I have not the forgotten my second theme. Let me give it a formal cognomen: retirement-hesitation. Consider again the tripartite responsibilities of faculty. Teaching: I would miss it, but all good things . . . Service: I would find it easy to do without committee meetings. Scholarship: in retirement I would have more time for more essays. So, not a single one of the three really accounts for my hesitation. But just how important to me is cross-disciplinary conversation? Did my Wednesday tertulia cease to be, my retirement-hesitation would be retired.
So ended my convocation address, which was nicely received: a fair number of compliments, and even a letter from my pal the philosopher Howard Ruttenberg likening it—I forget how—to some musings of the Jewish philosopher-theologian Franz Rosenzweig, which gave me a pleasant big head. Nice reception is one thing. Effect is something else. Within a few months the faculty cafeteria (where, remember, community is built as communicants communicate) was closed, the space to be used for more practical purposes. Well, I shouldn’t complain, because there wasn’t enough business to justify it, most faculty brown-bagging their lunches in their offices doing work too serious to be interrupted by chatter.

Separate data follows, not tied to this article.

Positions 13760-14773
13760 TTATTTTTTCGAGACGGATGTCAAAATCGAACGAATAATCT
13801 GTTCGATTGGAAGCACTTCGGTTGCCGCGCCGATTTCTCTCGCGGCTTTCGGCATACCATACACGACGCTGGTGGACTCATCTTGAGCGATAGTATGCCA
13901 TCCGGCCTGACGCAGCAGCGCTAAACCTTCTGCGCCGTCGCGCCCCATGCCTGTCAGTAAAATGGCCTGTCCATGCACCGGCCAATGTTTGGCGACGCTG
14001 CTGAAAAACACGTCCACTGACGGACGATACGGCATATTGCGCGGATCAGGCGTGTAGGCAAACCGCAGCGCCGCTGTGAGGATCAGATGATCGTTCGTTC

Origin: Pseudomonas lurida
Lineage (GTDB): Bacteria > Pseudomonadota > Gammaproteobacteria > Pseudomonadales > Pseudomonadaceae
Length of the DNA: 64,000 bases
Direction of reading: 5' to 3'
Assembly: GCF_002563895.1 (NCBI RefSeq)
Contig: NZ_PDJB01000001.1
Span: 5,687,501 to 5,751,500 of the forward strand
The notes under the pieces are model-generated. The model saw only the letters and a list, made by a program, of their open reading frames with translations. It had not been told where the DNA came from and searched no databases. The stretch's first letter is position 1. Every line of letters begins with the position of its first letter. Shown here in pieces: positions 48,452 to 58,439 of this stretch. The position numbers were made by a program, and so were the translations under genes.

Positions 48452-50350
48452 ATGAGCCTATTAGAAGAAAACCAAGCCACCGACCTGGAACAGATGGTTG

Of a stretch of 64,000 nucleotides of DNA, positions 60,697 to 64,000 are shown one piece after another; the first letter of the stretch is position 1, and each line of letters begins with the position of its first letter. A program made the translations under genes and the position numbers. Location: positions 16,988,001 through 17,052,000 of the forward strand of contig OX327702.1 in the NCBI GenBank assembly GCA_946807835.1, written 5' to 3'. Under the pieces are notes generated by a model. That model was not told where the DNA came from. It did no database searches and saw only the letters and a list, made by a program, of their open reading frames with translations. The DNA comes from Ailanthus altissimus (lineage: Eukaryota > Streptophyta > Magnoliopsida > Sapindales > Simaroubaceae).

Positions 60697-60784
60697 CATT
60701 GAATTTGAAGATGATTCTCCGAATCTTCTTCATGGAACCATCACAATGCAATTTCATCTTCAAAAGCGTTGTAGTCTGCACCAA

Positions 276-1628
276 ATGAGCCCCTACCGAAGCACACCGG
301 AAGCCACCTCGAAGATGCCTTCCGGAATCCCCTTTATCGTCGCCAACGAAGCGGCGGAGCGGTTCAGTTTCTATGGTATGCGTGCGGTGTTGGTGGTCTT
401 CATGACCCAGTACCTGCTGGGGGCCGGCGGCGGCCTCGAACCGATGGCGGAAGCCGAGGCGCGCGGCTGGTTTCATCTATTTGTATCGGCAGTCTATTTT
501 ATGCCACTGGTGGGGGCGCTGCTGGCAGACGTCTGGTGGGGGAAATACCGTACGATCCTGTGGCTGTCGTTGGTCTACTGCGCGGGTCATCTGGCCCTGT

But perhaps I exaggerate the reception anyway. At my retirement party a couple of years later the president, with typical doubtful graciousness, confessed she’d found my address a bit too philosophical. But no matter, as there were compensating encomia, among them: an already retired chemistry professor recalled our luncheon conversations over the years and gave me a retirement present, a CD of “Bob and Ray” routines, a mutual enthusiasm of ours—and, as it turns out, so appropriate. The secret of the Bob and Ray humor is that whether they were discussing “the possibility of Olympic status for the low jump—not the high jump—for in the latter one jumps from a lower level to a higher level, while in the low jump one jumps from a high place to a lower place, with the record being forty-nine feet,” or if they were discussing dining out not at the IHOP (the International House of Pancakes) but at the “IHOIL (the International House of Iceberg Lettuce),” they never told jokes or worked up to a punch-line. Rather, the best characterization of the art of these two (unfortunately) late geniuses is conversational comedy.